Invitation EHEDG President Ludvig Josefsberg
EHEDG President Ludvig Josefsberg invites you to attend the EHEDG Online Congress 2021 (Sept. 22-24 / 11 a.m. - 2 p.m. CEST). Register here (it's free):  https://hopin.com/events/ehedg-online-congress-2021

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EHEDG Guideline Document 50 on CIP now ready for download!

Hygienic Design Requirements For Cleaning-In-Place (CIP) Installations

Do you want to feel confident that your Cleaning-In-Place (CIP) installations meet all hygienic design requirements? Then select, upgrade, design, build and operate them in compliance with EHEDG Guideline Document 50. Download, comply and rest assured: www.ehedg.org/guidelines

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EHEDG Guideline Fish Processing

EHEDG Guideline 49 ready for download

Associate Professor at the University of Zagreb and Chair of EHEDG Working Group Fish Processing Prof. Dr. Sanja Vidaček Filipec explains the value of combining practical and academic hygienic design knowledge. The article provides insights in how the EHEDG Fish Processing Guideline Document 49 helps to tackle food safety challenges in fish processing.

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Every food processing line benefits from hygienic engineering and design, but fish processing is particularly receptive for microbiological contamination. That’s why every fish handling process should comply with the latest EHEDG guidelines. It is also why EHEDG published a new guideline dedicated exclusively to fish processing.

 

Food Technologist Sanja Vidaček Filipec is Associate Professor at the University of Zagreb and the Chair of the EHEDG Working Group Fish Processing. She talks about the unique hygienic design challenges in fish processing and explains how the new EHEDG Fish Processing Guideline 49 can help to tackle fish processing challenges and minimise contamination risks.

 

What sets industrial fish processing apart from other food handling processes?

Sanja Vidaček Filipec: “Firstly, fish come in all sorts, shapes, and sizes and varieties differ greatly around the world. Consequently, there are many technical approaches to processing fish. This represented a challenge for our working group members who committed themselves to develop a comprehensive and international industry guideline. Secondly, fish processing environments are always humid, and humidity is the single most compromising factor for food safety because it manifolds the risk of microbiological contamination. Thirdly, since fish is highly perishable, speed and efficiency are particularly important in fish processing, even more so than in processing red meat or even poultry. That’s why fish trailers freeze their fish right after each catch. It is also why modern industry fish processing lines that make good use of EHEDG guidelines not only optimize their food safety and food quality conditions but also their efficiency and productivity.”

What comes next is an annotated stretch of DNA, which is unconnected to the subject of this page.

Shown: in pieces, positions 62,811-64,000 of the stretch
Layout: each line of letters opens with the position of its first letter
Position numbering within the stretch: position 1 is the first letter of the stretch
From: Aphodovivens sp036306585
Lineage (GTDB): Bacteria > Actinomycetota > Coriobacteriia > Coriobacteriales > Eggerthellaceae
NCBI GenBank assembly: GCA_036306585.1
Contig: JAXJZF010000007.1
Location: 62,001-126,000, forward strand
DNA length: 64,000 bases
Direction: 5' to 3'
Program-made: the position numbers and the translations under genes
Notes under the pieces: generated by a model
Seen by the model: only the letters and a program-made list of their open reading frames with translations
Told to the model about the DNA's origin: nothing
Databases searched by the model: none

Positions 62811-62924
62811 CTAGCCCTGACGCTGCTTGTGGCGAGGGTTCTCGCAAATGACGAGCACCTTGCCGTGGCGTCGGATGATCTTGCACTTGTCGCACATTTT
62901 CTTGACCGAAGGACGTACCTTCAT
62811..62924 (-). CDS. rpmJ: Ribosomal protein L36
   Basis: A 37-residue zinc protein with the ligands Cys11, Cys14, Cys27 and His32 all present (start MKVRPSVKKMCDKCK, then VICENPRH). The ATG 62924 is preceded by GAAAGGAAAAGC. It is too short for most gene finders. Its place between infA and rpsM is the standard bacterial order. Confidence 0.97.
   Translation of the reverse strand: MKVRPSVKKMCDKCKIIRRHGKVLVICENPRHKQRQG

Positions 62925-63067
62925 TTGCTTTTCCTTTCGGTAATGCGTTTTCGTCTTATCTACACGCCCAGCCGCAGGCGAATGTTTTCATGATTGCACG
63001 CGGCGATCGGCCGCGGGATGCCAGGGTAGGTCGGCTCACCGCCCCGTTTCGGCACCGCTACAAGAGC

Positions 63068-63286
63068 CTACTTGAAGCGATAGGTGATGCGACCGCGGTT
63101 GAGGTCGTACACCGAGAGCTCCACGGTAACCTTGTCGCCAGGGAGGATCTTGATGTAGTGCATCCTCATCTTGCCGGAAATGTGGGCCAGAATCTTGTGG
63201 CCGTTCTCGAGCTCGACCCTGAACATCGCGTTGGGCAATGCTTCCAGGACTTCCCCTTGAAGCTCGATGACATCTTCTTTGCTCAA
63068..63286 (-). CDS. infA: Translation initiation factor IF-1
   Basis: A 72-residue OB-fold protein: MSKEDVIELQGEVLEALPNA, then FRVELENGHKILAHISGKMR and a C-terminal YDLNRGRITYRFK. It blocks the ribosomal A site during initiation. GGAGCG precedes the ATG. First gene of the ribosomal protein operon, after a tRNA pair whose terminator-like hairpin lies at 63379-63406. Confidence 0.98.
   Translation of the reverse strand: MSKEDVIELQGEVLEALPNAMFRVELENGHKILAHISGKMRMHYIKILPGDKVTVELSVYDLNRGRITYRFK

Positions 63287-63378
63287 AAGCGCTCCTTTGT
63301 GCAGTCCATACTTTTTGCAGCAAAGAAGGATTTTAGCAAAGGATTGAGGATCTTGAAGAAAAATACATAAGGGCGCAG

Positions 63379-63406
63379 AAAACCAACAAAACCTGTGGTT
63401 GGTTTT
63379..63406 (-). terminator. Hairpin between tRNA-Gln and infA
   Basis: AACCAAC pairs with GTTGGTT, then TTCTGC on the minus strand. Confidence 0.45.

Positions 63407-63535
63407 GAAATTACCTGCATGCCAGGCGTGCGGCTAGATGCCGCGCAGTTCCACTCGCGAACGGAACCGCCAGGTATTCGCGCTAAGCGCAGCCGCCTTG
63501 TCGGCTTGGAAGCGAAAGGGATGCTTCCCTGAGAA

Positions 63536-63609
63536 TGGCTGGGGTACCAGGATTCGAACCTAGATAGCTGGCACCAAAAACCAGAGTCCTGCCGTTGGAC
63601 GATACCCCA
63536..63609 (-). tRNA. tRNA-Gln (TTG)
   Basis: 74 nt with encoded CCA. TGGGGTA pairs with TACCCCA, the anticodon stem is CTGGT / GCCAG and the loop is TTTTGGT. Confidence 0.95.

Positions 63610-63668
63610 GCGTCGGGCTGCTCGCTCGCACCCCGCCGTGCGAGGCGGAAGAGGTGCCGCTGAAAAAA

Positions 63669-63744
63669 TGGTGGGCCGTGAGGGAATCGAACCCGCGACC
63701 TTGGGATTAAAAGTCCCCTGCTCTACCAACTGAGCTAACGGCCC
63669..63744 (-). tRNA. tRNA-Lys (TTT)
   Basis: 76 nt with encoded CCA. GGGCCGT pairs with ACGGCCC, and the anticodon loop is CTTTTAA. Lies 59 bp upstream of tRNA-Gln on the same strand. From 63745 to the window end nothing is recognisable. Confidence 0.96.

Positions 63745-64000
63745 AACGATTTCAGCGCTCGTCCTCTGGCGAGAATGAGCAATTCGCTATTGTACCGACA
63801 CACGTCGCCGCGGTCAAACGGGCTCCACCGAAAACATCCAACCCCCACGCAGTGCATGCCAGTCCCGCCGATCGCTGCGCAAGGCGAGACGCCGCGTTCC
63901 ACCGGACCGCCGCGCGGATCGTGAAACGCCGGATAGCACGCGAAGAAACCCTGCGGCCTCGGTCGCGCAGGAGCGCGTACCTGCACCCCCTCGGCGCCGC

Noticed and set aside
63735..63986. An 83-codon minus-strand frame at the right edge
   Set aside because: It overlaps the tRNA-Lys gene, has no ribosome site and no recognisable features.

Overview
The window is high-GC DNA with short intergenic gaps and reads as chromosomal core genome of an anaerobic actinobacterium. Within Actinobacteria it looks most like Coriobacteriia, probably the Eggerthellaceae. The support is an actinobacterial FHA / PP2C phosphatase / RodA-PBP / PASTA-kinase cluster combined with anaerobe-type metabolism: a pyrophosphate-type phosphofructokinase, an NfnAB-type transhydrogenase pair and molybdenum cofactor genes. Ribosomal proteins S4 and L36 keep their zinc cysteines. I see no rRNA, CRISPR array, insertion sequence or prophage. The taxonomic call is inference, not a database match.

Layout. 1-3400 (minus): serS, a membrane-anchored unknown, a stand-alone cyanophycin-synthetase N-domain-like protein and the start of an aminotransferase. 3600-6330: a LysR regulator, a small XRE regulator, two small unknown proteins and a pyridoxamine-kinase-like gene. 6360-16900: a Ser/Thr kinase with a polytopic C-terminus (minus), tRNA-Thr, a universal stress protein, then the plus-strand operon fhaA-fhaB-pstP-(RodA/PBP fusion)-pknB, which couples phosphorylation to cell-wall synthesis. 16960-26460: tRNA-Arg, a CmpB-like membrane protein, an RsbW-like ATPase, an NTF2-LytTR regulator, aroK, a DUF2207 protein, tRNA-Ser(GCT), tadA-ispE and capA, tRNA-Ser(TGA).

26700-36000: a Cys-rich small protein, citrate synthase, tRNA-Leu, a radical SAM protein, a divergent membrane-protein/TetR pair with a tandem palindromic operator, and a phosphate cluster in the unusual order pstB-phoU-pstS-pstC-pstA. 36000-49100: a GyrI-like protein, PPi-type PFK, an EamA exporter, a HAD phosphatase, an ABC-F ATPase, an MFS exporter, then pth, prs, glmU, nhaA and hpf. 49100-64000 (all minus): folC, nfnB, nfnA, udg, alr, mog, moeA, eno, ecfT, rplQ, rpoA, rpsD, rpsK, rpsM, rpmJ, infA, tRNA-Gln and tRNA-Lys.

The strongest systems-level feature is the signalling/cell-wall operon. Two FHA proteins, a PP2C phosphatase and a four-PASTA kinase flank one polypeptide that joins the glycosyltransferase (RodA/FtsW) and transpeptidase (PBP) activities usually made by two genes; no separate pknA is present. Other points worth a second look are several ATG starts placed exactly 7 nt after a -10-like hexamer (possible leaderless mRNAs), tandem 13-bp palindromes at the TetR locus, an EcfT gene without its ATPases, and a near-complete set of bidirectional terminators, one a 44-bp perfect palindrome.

Why did it take until now to develop this guideline?

“In the past years EHEDG published technical guidelines on specific areas of open processing that also apply to fish processing - we refer to quite a lot of them in this new guideline. It took quite some time before all those separate guidelines were detailed enough to support a comprehensive guideline on fish processing. In the meantime, our working group focused on developing a set of fundamental hygienic design principles that would apply to different types of fish processing plants, in line with the basic hygienic design principles in EHEDG Guideline 8. This EHEDG Fish Processing Guideline 49 offers just that and more because it also addresses hygienic aspects that are specific to contemporary fish processing techniques, like the use of vacuum systems to remove by-products. EHEDG Fish Processing Guideline 49 took several years to develop because there are so many food safety and food quality determining aspects to industrial fish processing that had to be investigated. On a detailed level, every fish processing plant has to apply this guideline in accordance with their circumstances.”


Who should read this guideline?

“Everyone involved in the processing of salmon, white marine fish, and freshwater fish can put this guideline to excellent use. EHEDG Fish Processing Guideline 49 is even applicable for fish processing on fishing vessels. Overall, this new guideline offers great value during the procurement process, the plant design, installation, and microbiological sampling phase. It provides a comprehensive overview of all the everyday hazards and challenges of fish processing and does so in clear, non-technical descriptions. All members of our working group wanted to make sure that everyone could understand the principles. We expect this guideline to contribute to a more widespread awareness of food safety and food quality determining aspects of fish processing on all levels in the industry. Now every decision-maker in the fish industry can refer to this guideline and specify what is meant when requesting hygienic design solutions. Moreover, equipment producers striving to certificate new equipment for the fish processing industry know what criteria their components have to comply with. The EHEDG Working Group Fish Processing is convinced that this guideline will help to optimise food safety and food quality in fish processes all over the world.”

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EHEDG centralizes certification processes

Securing validity of certificates and preserving level playing fields

One of the first decisions of the newly compiled EHEDG Executive Committee was to centralise the allotment of EHEDG certifications. Dr. Peter Golz, chairman of the EHEDG Product Portfolio Sub-Commission, explains how retrieving the mandate for issuing EHEDG certificates will secure the validity of EHEDG certificates in the years to come.

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For many years, certificates were issued by test institutes. Why change that?